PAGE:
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It all started when ranchers in the Blackfoot Valley didn't like what they saw: increased demands for hunting, recreational access to the river and pressures to subdivide.

Rather than complaining, one neighbor said to another, "Let's get together and see if we can get ahead of this thing."

The result on the Blackfoot River Recreation Corridor was designated public access to the river, walk-in areas for hunting and conservation easements in place to protect valley ranchland.

These initiatives spawned others, including the Big Blackfoot Chapter of Trout Unlimited, the Blackfoot Challenge and multiple cooperative efforts among landowners, government agencies, recreationists, businesses and nonprofit groups.

After more than 40 years in the Blackfoot, Land Lindbergh, of Greenough, is one of the pivotal "neighbors" who constructively managed the change occurring along the Blackfoot River.

"You don't have the right to complain," he said, "unless you've worked with your neighbors to develop a better alternative."

That attitude, and decades working as a "good neighbor," made Land one of six Montanans to receive the 2008 Montana Neighbor Award.

Other 2008 winners include the Dana Ranch near Cascade, Bill Milton of Roundup, the McCrae family's Rocker 6 Cattle Co. of Forsyth, John Kountz of Whitehall and the Maynard Smith family of Glen.

The awards are given every year by the Artemis Common Ground, the Nature Conservancy of Montana, the Montana Council of Trout Unlimited and Montana Fish, Wildlife and Parks to honor landowners who collaborate with friends and neighbors to enhance the sense of community in Montana, act as stewards of the land and make positive change.

"Our mission is to promote the on-the-ground reality of being a good Montana neighbor in a time of transition in our state," said Chris King, a Winnett rancher who served on the awards committee. "We believe that publicizing the good things that are happening will encourage others to take on similar efforts."

The group solicited nominations of landowners from across Montana, which were reviewed by King, representatives of the founding organizations, the governor's office and the Montana Association of Land Trusts.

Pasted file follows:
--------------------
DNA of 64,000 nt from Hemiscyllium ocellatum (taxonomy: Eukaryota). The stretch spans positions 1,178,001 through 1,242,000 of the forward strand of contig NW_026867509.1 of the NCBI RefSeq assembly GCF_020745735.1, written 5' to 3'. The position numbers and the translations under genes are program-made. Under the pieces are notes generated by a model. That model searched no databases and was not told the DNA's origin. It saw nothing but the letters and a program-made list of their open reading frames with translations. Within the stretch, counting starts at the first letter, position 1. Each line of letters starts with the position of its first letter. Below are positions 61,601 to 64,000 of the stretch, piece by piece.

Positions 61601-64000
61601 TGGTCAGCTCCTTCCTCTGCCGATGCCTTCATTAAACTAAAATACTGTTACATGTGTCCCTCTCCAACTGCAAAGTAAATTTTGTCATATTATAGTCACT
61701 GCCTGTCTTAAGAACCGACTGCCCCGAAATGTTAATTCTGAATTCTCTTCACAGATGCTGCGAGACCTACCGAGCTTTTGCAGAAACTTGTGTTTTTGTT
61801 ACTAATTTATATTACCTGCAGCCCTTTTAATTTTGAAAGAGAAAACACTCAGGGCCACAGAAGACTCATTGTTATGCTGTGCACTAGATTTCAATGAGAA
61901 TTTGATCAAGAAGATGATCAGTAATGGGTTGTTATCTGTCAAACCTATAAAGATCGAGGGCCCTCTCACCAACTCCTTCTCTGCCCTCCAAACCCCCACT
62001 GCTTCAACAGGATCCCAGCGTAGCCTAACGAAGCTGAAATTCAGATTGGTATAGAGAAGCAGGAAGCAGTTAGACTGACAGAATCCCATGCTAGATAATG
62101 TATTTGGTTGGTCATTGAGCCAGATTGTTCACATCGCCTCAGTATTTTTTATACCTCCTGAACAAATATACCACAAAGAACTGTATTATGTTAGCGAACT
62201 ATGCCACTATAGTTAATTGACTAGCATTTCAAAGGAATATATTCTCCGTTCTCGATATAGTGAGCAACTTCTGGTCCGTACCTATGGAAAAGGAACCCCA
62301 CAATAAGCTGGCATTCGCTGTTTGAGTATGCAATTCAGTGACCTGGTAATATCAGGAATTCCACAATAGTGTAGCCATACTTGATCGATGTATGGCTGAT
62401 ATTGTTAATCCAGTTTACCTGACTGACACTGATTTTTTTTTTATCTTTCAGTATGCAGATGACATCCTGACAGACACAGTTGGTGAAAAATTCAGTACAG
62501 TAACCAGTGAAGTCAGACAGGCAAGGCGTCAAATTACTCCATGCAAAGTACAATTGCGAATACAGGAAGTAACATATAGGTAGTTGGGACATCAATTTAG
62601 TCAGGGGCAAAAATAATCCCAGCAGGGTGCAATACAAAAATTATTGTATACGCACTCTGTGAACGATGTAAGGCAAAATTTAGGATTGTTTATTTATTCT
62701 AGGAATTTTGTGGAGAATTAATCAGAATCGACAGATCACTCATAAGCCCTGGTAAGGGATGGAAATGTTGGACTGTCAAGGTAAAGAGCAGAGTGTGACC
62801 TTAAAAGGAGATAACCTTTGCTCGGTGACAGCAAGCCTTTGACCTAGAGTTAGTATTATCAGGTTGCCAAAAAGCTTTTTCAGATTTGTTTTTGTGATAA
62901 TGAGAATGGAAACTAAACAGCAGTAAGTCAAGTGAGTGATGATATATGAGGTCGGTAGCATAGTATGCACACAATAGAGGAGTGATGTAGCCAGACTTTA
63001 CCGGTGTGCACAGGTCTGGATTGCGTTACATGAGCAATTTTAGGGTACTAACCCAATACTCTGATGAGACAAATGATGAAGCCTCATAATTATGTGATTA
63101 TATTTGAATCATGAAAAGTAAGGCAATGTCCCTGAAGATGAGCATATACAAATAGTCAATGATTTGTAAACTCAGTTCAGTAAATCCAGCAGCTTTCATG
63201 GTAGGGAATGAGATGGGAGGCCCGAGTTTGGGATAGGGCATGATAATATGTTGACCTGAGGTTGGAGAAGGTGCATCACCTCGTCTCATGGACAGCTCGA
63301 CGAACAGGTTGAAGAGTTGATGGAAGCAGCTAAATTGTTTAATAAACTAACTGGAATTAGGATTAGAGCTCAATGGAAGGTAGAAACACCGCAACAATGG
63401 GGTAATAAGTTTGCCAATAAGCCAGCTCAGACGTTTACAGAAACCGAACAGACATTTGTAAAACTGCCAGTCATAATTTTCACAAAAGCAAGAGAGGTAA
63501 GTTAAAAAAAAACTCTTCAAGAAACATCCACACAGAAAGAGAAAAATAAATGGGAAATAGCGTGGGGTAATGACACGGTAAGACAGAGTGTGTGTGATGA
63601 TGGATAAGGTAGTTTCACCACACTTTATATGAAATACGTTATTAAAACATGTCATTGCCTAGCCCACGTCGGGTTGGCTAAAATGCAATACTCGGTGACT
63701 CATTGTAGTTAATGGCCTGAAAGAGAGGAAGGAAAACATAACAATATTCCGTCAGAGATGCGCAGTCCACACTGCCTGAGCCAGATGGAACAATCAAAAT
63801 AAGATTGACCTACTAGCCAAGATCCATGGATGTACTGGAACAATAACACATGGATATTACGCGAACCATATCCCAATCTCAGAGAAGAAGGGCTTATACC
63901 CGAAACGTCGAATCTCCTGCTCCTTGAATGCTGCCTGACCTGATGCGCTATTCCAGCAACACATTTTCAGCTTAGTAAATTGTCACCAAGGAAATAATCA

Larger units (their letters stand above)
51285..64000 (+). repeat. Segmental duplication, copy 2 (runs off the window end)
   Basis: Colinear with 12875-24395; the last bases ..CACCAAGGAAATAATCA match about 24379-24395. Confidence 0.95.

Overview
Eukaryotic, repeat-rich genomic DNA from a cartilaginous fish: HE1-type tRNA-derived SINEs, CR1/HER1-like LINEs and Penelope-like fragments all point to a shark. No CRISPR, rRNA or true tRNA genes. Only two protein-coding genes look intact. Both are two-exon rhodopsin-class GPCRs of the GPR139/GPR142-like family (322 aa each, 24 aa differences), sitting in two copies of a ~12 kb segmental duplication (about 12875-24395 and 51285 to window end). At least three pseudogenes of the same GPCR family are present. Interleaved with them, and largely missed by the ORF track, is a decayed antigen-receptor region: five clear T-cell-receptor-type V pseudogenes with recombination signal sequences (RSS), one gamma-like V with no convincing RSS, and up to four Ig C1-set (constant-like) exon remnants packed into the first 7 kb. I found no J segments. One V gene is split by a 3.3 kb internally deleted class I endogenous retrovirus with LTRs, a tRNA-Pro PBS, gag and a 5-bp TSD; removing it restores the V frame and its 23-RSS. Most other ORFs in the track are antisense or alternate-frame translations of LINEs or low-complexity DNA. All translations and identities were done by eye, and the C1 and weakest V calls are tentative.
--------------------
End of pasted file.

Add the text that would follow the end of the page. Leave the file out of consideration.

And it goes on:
"Great nominations were submitted," said Mike Volesky, natural-resources adviser to Gov. Brian Schweitzer. "It is inspiring to see that the tradition of being a good neighbor is alive and well in Montana. This tradition is essential to the future of our state."

Each award winner received Montana Neighbor Award certificates signed by the members of the awards committee and by Schweitzer. The framed document features a photograph by Evelyn Cameron from the early 1900s, picturing a multifamily hay crew - men, women and children, working with horse-drawn wagons.

"That photograph symbolizes the long history of Montanans working together to get things done," said Stan Meyer, board member of Artemis Common Ground. "It's no secret that land ownership in Montana is in transition, with a painful tension between landowners, public-resource agencies and sportsmen. Those situations get press. But the fact is there are many new and longtime landowners who are great neighbors in the Montana tradition. We want to give them recognition."

Awards are based on four criteria, including cooperation, land stewardship and conservation ethic, neighborly land access and community leadership.

One of last year's award winners, Warren Ross of Havre, summarized the essence of the award.

"Seventy years ago, at the height of the Great Depression, my father said we were stewards of the land," Ross said. "We might own it, but it's our obligation to share it. I've never forgotten that."

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